Credit: Robert C. Lautman
Robert C. Lautman took this photo of Monticello's northwest portico as early photographers would have--with a large-format camera and platinum paper.
Robert C. Lautman's first photography job was as an Army shutterbug in World War II. After the war, he discovered architectural photography and over the subsequent decades became one of its top practitioners. The Washington, D.C.-based Lautman, Hon. AIA, spoke recently with residential architect about his career and his strategy for shooting details.
How do you capture the essence of an architectural detail in a photograph?
“The lighting is everything. Somebody (I'm not sure who; it wasn't me) once said, ‘Architectural photography consists of two things: knowing where to stand and knowing what time to stand there.' That, of course, has to do with light. The rest is just technology.”
What are the hardest details to photograph?
“Well, the easiest ones are the classical ones—Roman, Greek, Egyptian. The early classicists did wonderful details. In modern architecture, with the elimination of ornamentation, you have much simpler, less easily defined details. I like them both. When I've had it up to here with modernism, I can go shoot something classical. I was imbalanced toward modernism for a long time in my career. Then I visited places like Monticello, Mount Vernon, Greece, Italy, and Egypt, and I realized people all those years ago weren't so dumb after all.”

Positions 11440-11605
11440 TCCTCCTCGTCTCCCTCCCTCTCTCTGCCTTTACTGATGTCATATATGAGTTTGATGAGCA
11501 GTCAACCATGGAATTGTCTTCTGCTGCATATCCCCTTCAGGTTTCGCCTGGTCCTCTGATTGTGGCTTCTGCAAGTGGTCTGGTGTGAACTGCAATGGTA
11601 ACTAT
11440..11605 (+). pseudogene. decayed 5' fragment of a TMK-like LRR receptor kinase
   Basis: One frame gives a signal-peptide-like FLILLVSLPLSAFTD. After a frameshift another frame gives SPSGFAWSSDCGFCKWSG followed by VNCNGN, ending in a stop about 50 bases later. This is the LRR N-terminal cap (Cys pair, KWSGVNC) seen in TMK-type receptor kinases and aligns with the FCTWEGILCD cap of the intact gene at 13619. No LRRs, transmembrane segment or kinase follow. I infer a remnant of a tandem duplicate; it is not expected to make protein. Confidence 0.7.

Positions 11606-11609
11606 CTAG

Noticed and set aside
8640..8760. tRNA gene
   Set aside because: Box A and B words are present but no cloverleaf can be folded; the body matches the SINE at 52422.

How has digital photography influenced your business?
“I've gotten to be more and more digital. Film still has a higher quality, but digital is catching up fast. It will equal the quality of film—if not this year, then next year. In five years there will be practically no film around, except in the fine arts. I give architects the choice of 4x5 film or digital. The only way digital affects the photo shoot is that it lets me move more quickly and take more pictures per day.”
Credit: Christy Schlesinger
Robert C. Lautman, Hon. AIA
What is your favorite building?
“My favorite place in the United States is Monticello. It was Jefferson's workshop. He'd go to Europe and get ideas. Then he'd come back and tear something down and rebuild it. [A few years ago] I went down and tried to photograph Monticello the way he would have, had he lived a few years longer—with a big camera and contact prints and hand-coated platinum paper.”
Where do you keep your archived photos?
“The National Building Museum in Washington, D.C., has almost all of my archived files. I'm still holding onto my active files. The Building Museum also has a collection of Richard Wurtz's photography. He taught me all the fundamentals of architectural photography, so I'm glad our files ended up in the same place.”
What kind of house do you live in?
“A 1911 house in D.C.'s Tenleytown [neighborhood] that looks like a farmhouse. It looks like a kid's drawing. I've lived there for 33 years. My studio is there also. I commute by walking downstairs.”
What is the key to architectural photography?
“It's all these little teeny things—ironing a tablecloth, smoothing the wrinkles out of the bedspread. When you do them, no one notices, but when you don't do them, everyone notices.”